10 Things to Keep in Your Pantry if You Want to Make Healthy Meals Fast

The better your kitchen is stocked, the more choices you will have at dinnertime. Here is a list of 10 things to keep in your pantry if you want to make healthy meals fast.  Most are shelf-stable, but a few require refrigeration.

10 Things to Keep in Your Pantry if You Want to Make Healthy Meals Fast

  1. Canned or aseptic pack beans: versatile and convenient. Beans like chickpeas, kidney, cannellini and black beans add protein and nutrients to salads, pastas, quinoa or rice dishes and soups. Puree them to make dressings, sauces, and dips. For veggie burgers, mix with cooked rice or quinoa, mushrooms, sunflower seeds, or nuts.  Mash, shape and bake until crisp on the edges.  The recipe here is one of my favorites – if you try it, post a picture to Facebook or Instagram and tag me!
  2. Bottled/Jarred pasta sauce: great for a quick and easy pasta meal (avoid hidden sugar by reading labels!) To make sauces taste fresh, sauté minced garlic in olive oil, add the sauce and simmer. Season with dried herbs like cumin, smoked paprika and cayenne. Top with fresh basil.  A splash of wine can deepen flavor further.
  3. Quick-cooking grains and pastas: rice noodles, kelp noodles, konjac noodles, quinoa, pre-cooked brown rice, chickpea pasta, soba (buckwheat) noodles. Toss with olive oil or sauce.  Cold noodle salads with peanut sauce, sliced veggies, and torn basil.  Add to broth with a baby spinach for a quick soup.
  4. Oats: Blend oats with water to make creamy oat milk.  Mix with an equal amount of water before bed and you will have breakfast ready to go. Roll oats with nut butter and hemp seeds to form snack balls.
  5. Cooked polenta: available in a log shape that you can open and slice. Great topped with marinara sauce, chili or sautéed greens and veggies.  Polenta can be cut into crouton shapes, baked until crispy and used as a crunchy topper for salads and soups!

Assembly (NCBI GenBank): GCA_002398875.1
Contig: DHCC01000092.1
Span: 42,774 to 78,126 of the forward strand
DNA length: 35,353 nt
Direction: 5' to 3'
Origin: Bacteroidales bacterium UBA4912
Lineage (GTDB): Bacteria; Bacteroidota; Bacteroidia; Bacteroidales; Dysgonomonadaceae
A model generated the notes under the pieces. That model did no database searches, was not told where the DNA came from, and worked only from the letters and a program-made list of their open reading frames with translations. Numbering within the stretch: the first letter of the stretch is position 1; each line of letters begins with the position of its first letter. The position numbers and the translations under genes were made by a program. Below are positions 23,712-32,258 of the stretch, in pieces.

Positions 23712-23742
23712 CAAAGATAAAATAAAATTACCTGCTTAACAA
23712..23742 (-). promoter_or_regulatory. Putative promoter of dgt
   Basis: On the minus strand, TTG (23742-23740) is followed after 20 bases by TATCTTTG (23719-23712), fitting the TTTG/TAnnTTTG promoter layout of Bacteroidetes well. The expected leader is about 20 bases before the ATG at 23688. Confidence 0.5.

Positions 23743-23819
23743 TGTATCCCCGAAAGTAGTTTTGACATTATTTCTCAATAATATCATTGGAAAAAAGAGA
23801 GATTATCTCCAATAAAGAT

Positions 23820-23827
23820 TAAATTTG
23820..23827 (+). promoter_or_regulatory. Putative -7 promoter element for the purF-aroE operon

6. Hemp hearts: Neutral, almost nutty tasting plant protein with healthy omega-3 fats and micronutrients. Blend with water for hemp milk or a smoothie base.  Make dips and dressings by blending with a little water until smooth.  Season with salt, pepper, and herbs for a variety of flavors!  Sprinkle on salads.  Mix with herbs and sprinkle on pasta for a cheese alternative.
  7. Boxed coconut milk: I love boxed coconut milk for a couple of reasons.  First, it is easy to separate the coconut cream from the coconut water.  Coconut cream makes a quick dessert topping sweetened with a little stevia or maple syrup.  Make a yogurt substitute by mixing coconut cream with a squeeze of lemon juice and the contents of a probiotic capsule.  The versatility does not stop there.  Coconut milk can be blended with any fruit you have on hand to make a simple smoothie.  It is a great addition to a lemony broth for noodles; just add a sprinkle of chili pepper for a Thai inspired noodle dish!  Add curry powder and a bit of plain tomato sauce for a delightful curry sauce that you will want to lick off the spoon! (The brand I linked is my favorite – no additives or preservatives.)
  8. Coconut wraps: A shelf-stable pantry alternative to tortillas. Make burritos, fajitas, and quesadillas.  Use them for wrap sandwiches, layered casseroles, or super thin and crispy pizzas.
  9. Jarred artichoke hearts: These tender veggies have great flavor and can elevate a dish from familiar to fancy!  Drain, rinse, and eat.  Add them to pasta, salads, or toss with beans to make a simple meal.
  10. Nuts: Walnuts, pistachios, almonds, pecans, cashews… Add these to salads. Blend with beans for a creamy dip or dressing.  Chop fine and add to veggie burger mix for better texture.  Make nut milk.  Blend with broth and white beans for a creamy soup.  Chop and mix with minced mushrooms, onion, and taco seasoning for an easy raw taco “meat.”

 

Build Your Pantry